Yet in 1975 he managed to record another duo album with Hein van der Gaag, called "Fingerprints". Slowly Hoeke managed to get used to playing with "less hand" than before. Later that year, he started touring again with Ben de Bruijn (replacing Eef Albers), Ab de Jong (d, ex-Mantra Energy), Chiel Pos (ex-Beehive, g, s, v) and Fred Snel (b, ex-Solar). In early 1976, Hoeke reverted back to a trio with Pos (now on bass) and (again) Martin Rüdelsheim (d), and the next year - with John Schuursma (b) and Maarten van de Valk (d). In the Summer of 1977, Hoeke recorded an album with Alan Price. In early 1978, he chose bluesers Railway as his backing band, comprised of Rob Goedkoop (g, v), Jacques Groen (d) and Doewe Munk (b). For the next album, "Boogie Woogie Explosion", Hoeke picked ex-Focus-drummer Pierre van der Linden, plus former members Will de Meijer (g, b), John Schuursma (g, b) and Jan Vennik (s). On the 1981 album, "Home Made", Hoeke kept van der Linden and Vennik, adding former members Willlem Schoone (b) and Ben de Bruijn (g). In 1983, Hoeke started playing with a band again as The Rob Hoeke Group (keeping a label in the middle, whether it was R&B or Boogie Woogie). In the 1980s, Hoeke used a kind of floating line-up with interchangeable drummers (Paul Lagaay, Rini Roukema) and bass players (Fred Snel, Jan de Jong, Gerard Biersteker, Willbert de Gooijer) and alternating between trio and quartet line-ups. From mid-1984 on, old soldier Will de Meyer (g, v) was mainly there when the four-piece played, but many guests and old band members appeared in the line-up from time to time, like John Schuursma and Pierre van der Linden. And from 1987 on, he played under the band name of Rob Hoeke's Boogie & Blues Band, while keeping his flexible line-ups. Highlights were four concerts at the North Sea Jazz festival within the space of 10 years.

In the latter days of his career, Hoeke toured with a remarkably stable line-up comprising Paul Lagaay (d), Chiel (Michiel) Pos (v, g, s) and Toon Segers (b), who'd all played with him before. From 1998 and until the very end, Hoeke (apart from his band gigs) toured Dutch theatres with fellow boogie pianists Jaap Dekker and Rob Agerbeek as The Grand Piano Boogie Train. When it was announced Rob Hoeke was terminally ill, he did a farewell concert in August 1999 with many of his former sidemen and his sons Ruben (leader of his own blues-rock band) and Eric sitting in. Rob Hoeke died in late 1999 at the age of 60.


1963	EP Swanee River Boogie + 3 Philips PE 433181
1964	LP Boogie Hoogie Philips PL 12930 
	Screamin' / Tony's Blues Philips JF 327671
	Boogie Woogie Stomp / Swanee River Boogie Philips JF 327826 
1965	Down South Part 1/ Down South Part 2 Philips JF 327863
1966	Oh, Baby Please / So Blue (Because of You) Philips JF 327964 
	Margio / Rigmore Philips JF 333514 
	When People Talk / Rain Snow Misery Philips JF 333 952
1967	What Is Soul / Down Here Philips JF 333833 
	LP Save our souls Philips XPY 855039
	Don't Ask Me What I Say / Baby Don't Go Philips JF 333865
1968	For My Little Gringo / Swinging Clock Boogie Philips JF 334663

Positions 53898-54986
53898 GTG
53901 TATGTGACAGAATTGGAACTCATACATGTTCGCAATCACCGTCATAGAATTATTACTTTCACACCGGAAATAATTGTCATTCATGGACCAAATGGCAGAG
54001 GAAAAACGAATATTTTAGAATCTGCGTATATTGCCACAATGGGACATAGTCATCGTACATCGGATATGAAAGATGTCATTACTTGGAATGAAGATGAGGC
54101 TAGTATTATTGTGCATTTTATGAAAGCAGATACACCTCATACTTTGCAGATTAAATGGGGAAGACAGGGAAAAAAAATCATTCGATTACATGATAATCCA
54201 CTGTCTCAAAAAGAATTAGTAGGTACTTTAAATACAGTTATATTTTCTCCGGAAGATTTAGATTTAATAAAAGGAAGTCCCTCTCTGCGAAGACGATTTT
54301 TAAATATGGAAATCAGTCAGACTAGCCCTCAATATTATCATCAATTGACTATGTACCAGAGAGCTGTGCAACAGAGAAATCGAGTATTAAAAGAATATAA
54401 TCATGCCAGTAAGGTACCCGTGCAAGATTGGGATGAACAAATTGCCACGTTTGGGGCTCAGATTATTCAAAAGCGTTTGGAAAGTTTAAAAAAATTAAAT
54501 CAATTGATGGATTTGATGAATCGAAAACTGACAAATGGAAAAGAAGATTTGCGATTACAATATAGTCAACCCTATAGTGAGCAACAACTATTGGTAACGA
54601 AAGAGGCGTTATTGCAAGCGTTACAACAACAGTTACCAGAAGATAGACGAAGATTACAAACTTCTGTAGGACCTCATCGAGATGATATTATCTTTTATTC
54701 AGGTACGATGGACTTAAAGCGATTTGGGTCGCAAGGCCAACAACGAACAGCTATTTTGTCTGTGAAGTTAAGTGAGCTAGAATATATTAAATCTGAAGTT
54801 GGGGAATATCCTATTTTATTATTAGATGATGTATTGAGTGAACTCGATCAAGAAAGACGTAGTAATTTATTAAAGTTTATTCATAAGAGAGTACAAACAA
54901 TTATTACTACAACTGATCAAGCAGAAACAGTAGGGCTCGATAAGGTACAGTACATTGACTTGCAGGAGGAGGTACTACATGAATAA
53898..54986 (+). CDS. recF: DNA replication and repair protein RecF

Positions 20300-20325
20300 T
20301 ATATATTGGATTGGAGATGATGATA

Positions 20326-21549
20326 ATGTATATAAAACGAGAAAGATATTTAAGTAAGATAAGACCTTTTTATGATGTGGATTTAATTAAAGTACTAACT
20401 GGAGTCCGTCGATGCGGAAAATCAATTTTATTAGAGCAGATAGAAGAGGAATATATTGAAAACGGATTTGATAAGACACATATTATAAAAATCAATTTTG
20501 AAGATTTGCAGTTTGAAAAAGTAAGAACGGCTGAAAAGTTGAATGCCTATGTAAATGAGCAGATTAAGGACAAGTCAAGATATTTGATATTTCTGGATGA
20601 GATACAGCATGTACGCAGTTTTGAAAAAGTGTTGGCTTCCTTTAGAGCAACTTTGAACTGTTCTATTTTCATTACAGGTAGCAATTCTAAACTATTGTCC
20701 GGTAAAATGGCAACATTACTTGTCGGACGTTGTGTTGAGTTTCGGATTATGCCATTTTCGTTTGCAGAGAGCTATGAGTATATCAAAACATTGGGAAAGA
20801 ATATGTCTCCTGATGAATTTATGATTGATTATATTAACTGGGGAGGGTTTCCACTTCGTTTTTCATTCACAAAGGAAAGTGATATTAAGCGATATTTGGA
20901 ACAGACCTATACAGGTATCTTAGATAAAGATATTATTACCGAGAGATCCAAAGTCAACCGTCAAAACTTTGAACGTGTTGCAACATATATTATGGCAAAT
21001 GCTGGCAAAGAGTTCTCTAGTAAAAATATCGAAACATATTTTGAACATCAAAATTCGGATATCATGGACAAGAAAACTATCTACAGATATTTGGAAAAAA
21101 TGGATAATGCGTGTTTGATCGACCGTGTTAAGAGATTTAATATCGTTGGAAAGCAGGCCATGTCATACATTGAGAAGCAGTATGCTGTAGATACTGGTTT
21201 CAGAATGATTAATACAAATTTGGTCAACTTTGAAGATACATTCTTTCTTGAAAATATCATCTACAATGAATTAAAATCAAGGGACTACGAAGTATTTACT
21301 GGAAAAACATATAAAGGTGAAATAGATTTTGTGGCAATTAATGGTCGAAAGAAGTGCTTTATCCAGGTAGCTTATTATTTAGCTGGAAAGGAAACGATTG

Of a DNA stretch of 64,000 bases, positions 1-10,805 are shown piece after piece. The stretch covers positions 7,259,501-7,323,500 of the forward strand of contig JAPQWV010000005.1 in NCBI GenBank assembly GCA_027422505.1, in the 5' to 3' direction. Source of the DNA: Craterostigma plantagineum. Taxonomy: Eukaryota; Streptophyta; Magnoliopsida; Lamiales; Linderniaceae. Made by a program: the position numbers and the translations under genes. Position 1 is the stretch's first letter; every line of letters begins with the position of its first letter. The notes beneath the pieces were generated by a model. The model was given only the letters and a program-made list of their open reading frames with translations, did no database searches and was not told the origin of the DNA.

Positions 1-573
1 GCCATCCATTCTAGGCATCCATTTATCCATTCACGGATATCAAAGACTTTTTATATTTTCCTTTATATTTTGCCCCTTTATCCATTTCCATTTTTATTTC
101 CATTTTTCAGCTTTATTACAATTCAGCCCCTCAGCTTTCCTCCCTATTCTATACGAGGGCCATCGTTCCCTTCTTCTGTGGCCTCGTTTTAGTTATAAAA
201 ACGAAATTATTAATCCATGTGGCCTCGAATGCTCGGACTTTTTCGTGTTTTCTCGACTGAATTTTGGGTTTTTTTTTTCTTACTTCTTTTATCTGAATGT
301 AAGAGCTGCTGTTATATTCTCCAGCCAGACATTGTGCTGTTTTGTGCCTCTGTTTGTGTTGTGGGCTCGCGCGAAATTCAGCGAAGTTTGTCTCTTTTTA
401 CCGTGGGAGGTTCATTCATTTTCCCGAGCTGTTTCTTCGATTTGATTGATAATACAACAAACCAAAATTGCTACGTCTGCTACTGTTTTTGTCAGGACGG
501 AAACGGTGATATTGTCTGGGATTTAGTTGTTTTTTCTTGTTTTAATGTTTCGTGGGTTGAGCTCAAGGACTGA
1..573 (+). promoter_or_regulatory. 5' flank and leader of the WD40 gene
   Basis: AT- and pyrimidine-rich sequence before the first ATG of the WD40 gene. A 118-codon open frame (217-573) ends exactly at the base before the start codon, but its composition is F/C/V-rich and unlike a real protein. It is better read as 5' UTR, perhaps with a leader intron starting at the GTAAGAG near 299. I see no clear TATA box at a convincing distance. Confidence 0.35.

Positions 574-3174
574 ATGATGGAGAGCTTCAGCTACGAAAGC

LP Robbie's saloon Philips XPY 855084 
	Manfred Mann Played by Rob Hoeke R&B Group Jolita VR 125 
	Drinking on My Bed / P-Kick Boogie Philips JF 333956 
	Try to Realize / It Won't Be Long Philips JF 333990 
	LP Celsius 232.8 Philips XPY 855 067
	Lying in the Grass / Don't Feel Ashamed Philips JF 334.564 
1969	Double Cross Woman / Baby I Wanna Leave You Philips JF 336042
1970	Down South Part 1/ Down South Part 2 (re) Philips JF 327863
	LP Racing the boogie Philips LCY 861822
	Racing the Boogie / Laughin' Boogie Philips 6012 025 
	Next World War / Working Down the Railroad Philips 6012 017 
1971	Smalltalk to My Boy / Cuban Woogie Philips 6012 126 
	LP Four Hands Up (with Hein van der Gaag) Philips 6413 013 
	Everybody Tries / Concentration Philips 6012 074 
	LP P-kick Boogie (re of Save our souls) Philips, 6440062
	That's the Boogie / I Feel Free Philips 6012 153 
1972	LP Full Speed Ten Years From Countdown Philips 6413032
1973	Gettin' Higher / Mirror Man Blues Philips 6012 328 
	LP Rockin' The Boogie Philips 6401053
	Rock Around the Clock / Back on the Farm Again Philips 6020 349 
1975	Fingerprints (with Hein van der Gaag) Philips 6401 090
1977	LP Two Of A Kind (with Alan Price) Polydor 2925064
	I Almost Lost My Mind / Leave Me Alone (w. Alan Price) Polydor 2050497 
1979	LP Boogie Woogie Explosion Polydor 2925086
1980	Lucky Lucinda / For Little Eva Polydor 2050592 
1981	Chimes of Freedom / Fool Side Universe BP 50 
	LP Free and easy Universe LS 28 
	Homemade / Fool Side Universe BP 47 
	Silent night / Silent night part 2 Universe BP 89
1984	LP Jumpin' on the 88 Oldie Blues OL 800
1987	LP The real boogie woogie Down South Records DS 92234
	LP Boogie and blues Stiletto RH 9187
1988	LP Rob Hoeke Rhythm & Blues Group (comp.) Philips 822 356-1
	LP 25 years Rhythm & blues and boogie woogie CNR 655.290-1
	CD 25 years Rhythm & blues and boogie woogie + 3 CNR 655.290-2
1991	2CD The single collection (comp.) Mercury 8423 132
1994	CD Rob Hoeke CNR 2001053
	CD Boogie Woogie & Blues: Live Coco Sound CCS 10-1
1997	CD The Grand Piano Boogie Train On the Move Rodero Records RDR 1295 (with Jaap Dekker & Rob Agerbeek)
	CD Boogie Woogie & Blues-live 2 (private pressing) RH 9702
	CD The Grand Piano Boogie Train Movin' On Rodero Records RDR1297 (with Jaap Dekker & Rob Agerbeek)
1998	CD Margio (comp.) Rotation 56511722004 
2001	2CD Down south (comp.) Hunter HM 13032
2004	3CD Singles A's & B's (comp.) Hunter HM 15432